Management's Report on Internal Control Over Financial Reporting
 
    The Company’s management is responsible for establishing and maintaining adequate internal control over financial reporting; as such term is defined in the Securities and Exchange Act Rules 13a-15(f) and 15d-15(f). The Company’s internal control over financial reporting is a process designed to provide reasonable assurance regarding the reliability of financial reporting and the preparation of financial statements for external purposes in accordance with generally accepted accounting principles and includes those policies and procedures that:
 
·  
Pertain to the maintenance of records that in reasonable detail accurately and fairly reflect the transactions and dispositions of the assets of the Company;

·  
Provide reasonable assurance that transactions are recorded as necessary to permit preparation of financial statements in accordance with generally accepted accounting principles, and that receipts and expenditures of the Company are being made only in accordance with authorizations of management and directors of the Company; and

·  
Provide reasonable assurance regarding prevention or timely detection of unauthorized acquisition, use or disposition of the Company’s assets that could have a material effect on the financial statements.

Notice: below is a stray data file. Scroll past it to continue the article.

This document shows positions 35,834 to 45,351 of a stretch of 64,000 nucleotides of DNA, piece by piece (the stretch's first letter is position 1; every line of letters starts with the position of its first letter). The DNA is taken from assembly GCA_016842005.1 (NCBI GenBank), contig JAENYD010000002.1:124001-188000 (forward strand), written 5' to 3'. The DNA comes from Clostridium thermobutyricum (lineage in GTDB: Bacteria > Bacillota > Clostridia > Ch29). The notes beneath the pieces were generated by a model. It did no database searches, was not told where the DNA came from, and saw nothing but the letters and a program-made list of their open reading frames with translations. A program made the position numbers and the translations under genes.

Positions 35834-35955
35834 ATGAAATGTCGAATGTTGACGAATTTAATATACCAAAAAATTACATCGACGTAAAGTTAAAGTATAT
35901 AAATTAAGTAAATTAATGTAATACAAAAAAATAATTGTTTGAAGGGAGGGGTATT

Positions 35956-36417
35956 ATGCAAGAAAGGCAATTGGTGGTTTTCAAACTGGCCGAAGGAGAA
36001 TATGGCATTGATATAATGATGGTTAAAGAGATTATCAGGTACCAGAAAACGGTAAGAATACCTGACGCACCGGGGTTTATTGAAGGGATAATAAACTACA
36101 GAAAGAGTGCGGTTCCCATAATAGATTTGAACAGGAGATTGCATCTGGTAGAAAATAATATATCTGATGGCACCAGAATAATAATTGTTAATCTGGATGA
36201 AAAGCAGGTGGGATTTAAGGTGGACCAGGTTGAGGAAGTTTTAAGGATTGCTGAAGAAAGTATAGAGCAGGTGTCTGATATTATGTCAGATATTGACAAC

Because of its inherent limitations, internal control over financial reporting may not prevent or detect misstatements. Projections of any evaluation of effectiveness to future periods are subject to the risk that controls may become inadequate because of changes in conditions, or that the degree of compliance with the policies or procedures may deteriorate.
 
    Management evaluated the effectiveness of the Company’s internal control over financial reporting using the criteria set forth by the Committee of Sponsoring Organizations of the Treadway Commission (COSO) in Internal Control-Integrated Framework. Under the supervision and with the participation of the Company’s management, including the Chief Executive Officer and Chief Financial Officer, the Company conducted an evaluation of the effectiveness of its internal control over financial reporting as of February 28, 2009. Based on that evaluation, management concluded that the Company's internal control over financial reporting was effective as of February 28, 2009 based on the COSO criteria.